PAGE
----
organizing content with a pad of paper and pen on top of a keyboard

Organizing Web Content

Here at Paramount: we’ve built a lot of websites for almost every kind of company. Without fail, organizing web content is the most challenging part of the process for even our most organized and dedicated clients. With often varying pages of content and more and more elements that are easily forgotten – almost inevitably – there is either too much content or not nearly enough! We’ve created this guide to give you some tips on organizing your website content into a meaningful and productive process. But sorry, you still have to write the content yourself.

Locate Your Assets

The first step in organizing your content is to make sure you take an inventory of everything that is both existing contributions to the new site & those needing to be sourced.

For Example

  • Your Current Website: It can be your best friend. Sometimes all you need to develop NEW content is to refresh what’s already there.
  • Your Search Engine Metrics: At Paramount, before we redesign a client’s website, we have our software “crawl” your site like a search engine would and return a list of all pages, what they stand out for (good or bad) as well as specific on-page SEO Elements. Your current digital footprint shows you where your new content can, or should be the most impactful.
  • Marketing Assets: Look through any and every piece of marketing you’ve ever put out. What messages were most successful and how were they presented? What messaging is your personal or marketing team’s favorite? What presents itself as tired or non-experiential? Combine elements that align with your online and company goals, and ensure those that don’t aren’t anywhere near your content.
  • Images: To show up well on today’s MANY different devices, digital images need to large, high resolution files. Look through old marketing, ask employees, and if you just know finding images is going to be a struggle, there are many places online – paid and free – to find high quality imaging for almost any industry.
  • Inspiration: When starting a new project of any kind, inspiration is truly an asset. In content creation – inspiration is crucial. Look at your competition, go back and read other websites or Facebook pages you’ve connected with or web offers that made you want to buy.

If you’re a new company, with little in terms of marketing materials, or branding statements – don’t be ashamed in looking to your competition, or even other companies you respect for inspiration. You’ll often find you have more at your disposal than you think.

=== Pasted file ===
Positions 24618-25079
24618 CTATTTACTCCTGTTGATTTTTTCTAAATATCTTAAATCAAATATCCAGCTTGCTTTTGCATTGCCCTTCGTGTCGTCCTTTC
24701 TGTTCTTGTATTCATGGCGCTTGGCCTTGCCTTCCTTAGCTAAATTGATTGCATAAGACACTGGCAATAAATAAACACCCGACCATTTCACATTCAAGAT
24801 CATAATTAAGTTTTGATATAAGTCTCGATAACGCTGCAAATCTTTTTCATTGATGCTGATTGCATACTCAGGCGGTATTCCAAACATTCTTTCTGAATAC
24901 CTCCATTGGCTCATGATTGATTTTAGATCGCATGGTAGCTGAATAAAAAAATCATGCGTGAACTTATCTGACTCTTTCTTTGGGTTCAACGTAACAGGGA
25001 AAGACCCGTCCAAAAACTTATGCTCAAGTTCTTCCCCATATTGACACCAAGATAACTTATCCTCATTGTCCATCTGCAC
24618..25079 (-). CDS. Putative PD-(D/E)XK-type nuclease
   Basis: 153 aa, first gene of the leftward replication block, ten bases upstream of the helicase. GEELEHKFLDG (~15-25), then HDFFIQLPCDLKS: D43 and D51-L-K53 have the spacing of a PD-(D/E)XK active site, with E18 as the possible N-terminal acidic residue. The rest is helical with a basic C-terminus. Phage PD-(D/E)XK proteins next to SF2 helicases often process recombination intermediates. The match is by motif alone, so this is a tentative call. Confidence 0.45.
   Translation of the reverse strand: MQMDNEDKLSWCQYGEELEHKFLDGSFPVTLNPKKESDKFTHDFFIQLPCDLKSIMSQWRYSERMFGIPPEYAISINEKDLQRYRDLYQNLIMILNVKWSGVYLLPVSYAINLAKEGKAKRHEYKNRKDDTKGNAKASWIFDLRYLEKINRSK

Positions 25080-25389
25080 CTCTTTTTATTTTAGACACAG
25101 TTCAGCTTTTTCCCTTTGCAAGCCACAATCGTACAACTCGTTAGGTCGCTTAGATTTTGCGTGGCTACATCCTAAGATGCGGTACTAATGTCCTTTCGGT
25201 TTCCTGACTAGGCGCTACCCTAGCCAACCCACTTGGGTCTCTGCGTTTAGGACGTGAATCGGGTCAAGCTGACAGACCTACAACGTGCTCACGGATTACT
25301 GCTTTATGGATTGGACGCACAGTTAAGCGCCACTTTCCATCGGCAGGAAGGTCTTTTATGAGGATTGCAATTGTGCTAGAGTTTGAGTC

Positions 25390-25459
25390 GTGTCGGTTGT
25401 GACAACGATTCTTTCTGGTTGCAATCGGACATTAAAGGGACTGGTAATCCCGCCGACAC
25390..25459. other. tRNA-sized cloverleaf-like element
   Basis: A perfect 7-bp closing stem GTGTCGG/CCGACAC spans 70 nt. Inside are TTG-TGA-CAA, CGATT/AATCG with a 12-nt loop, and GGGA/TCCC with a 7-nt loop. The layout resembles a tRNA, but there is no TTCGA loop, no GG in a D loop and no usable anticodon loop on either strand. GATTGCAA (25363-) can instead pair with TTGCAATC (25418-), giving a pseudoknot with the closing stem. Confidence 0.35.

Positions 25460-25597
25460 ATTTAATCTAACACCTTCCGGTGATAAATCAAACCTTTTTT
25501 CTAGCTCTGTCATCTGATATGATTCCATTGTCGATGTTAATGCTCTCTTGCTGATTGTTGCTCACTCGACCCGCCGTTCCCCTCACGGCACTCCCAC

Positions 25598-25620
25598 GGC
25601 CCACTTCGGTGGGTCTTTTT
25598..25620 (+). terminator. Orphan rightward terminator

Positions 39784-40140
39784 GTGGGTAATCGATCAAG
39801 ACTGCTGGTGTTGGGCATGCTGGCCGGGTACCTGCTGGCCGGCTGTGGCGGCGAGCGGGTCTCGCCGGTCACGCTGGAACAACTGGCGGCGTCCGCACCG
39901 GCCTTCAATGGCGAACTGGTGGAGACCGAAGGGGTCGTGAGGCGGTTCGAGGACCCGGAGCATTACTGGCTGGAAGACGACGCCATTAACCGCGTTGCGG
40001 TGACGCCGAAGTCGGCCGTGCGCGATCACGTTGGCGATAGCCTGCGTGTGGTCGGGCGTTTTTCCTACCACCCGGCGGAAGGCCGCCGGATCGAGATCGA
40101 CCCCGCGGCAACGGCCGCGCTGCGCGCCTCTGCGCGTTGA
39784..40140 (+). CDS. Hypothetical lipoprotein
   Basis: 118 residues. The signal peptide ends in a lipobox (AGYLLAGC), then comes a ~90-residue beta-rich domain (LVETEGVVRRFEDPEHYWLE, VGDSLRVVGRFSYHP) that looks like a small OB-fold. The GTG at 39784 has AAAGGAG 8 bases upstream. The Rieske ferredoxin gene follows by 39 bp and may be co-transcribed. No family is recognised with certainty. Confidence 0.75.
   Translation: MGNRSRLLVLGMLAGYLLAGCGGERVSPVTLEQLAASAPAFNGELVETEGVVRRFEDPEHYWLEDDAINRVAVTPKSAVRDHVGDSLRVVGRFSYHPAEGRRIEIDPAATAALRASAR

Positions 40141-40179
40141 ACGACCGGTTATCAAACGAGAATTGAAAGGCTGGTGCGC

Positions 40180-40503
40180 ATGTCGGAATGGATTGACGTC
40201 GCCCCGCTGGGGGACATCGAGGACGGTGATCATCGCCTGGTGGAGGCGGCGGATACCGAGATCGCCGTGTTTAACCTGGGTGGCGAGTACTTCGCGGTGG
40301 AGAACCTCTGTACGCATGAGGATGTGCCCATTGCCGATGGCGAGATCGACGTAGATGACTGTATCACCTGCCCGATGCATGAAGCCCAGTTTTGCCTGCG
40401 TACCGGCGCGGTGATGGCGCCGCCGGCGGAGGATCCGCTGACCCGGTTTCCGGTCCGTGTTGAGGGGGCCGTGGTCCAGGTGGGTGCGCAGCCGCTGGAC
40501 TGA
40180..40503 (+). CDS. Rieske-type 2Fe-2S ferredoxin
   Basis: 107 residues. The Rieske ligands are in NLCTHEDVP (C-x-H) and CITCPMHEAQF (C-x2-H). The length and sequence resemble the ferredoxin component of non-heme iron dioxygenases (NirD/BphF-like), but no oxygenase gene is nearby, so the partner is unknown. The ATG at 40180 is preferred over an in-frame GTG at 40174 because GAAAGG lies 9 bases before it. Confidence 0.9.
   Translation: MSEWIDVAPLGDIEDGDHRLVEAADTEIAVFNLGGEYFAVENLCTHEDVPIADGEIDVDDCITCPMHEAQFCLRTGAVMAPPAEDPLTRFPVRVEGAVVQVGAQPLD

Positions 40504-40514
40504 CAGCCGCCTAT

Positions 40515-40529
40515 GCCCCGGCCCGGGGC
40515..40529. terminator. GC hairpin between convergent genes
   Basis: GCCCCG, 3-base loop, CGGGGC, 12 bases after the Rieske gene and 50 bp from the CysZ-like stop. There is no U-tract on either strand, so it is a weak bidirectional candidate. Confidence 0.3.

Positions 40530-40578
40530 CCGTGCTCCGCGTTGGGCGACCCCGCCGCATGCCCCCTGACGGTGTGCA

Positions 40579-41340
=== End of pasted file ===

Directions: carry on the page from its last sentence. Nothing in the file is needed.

Lay It Out

In whatever way makes the most sense to you, outline your pages into a list. Don’t worry about categorizing yet, just list every Page. If you can only think of subjects right now, that’s fine. Actual titles will come to you. Once you get this list – get that many blank pieces of paper and write your page titles or subject on the top. Use these individual pages for brief descriptions. Organize each page consistently. Think: Title? Check. Image(s)? Check. Copy? Check.

If you’re writing All New Content….

The Power of a Pad & Pencil  (yes, pencil):

Even though we’re a digital agency, you’ll find many of us prefer toting around our pads and pens over a laptop or tablet. Though this may seem counter intuitive to an efficient content writing process – there is something about handwriting that slows our minds down enough to actually think. We don’t get as ahead of ourselves and have more time to stay with our current thought. When you make a mistake (which is reason to use a pencil), use the time it takes you to erase it, to think about what you’re going to write in its place. Slowing your writing process down to a handwriting speed will craft you richer, more relevant content – as well as speed up the creative process in the long run.

If you’re NOT writing all new content….

The Power of your Customers and Colleagues:

Make a notecard for every page you listed. With all of your (even handwritten) cards, go to your colleagues and ask them to organize each card into groups and make notes about what pages are typically grouped together. You’ll quickly start to see that 1) most people group things in similar piles and 2) a few cards always switch between groups, depending on who is grouping them. Once a person has made their groups, have them name each group something they think fits. Maybe after you doctor up the pages a bit, try this with your customers too.

What you’re doing here is trying to understand how different people think of your content. Obviously colleagues may be more biased with how things should be organized based on department, etc. But why did they group “about us” with “history”? If there are cards that people struggle to group together, you may want to consider removing those pages from the site completely. Alternatively, you might want to take the content on those pages and combine it with another page.

If you don’t have the type of customers or colleagues to do this with you, take a look at your current website’s visitor flow. It will show you amazing things about how people get to your site, and where they travel within it once they’re there. You’ll quickly see eliminable pages in addition to content you may not want to change a bit.

Sort it out

After you have your groups named and you know the pages inside each group, you just have to put together the content doc. We just use a spreadsheet to document it all, which allows us to add some on-page elements to each page. It’s a nice way to keep everyone on the same page. When you get to this stage, let us know.

In Summary

Planning your site architecture can be a challenging task – especially when you’re converting legacy content! But, if you begin by taking an inventory and then enlisting the help of your colleagues and customers, you can pretty quickly decide what content should stay and where it should live inside the site.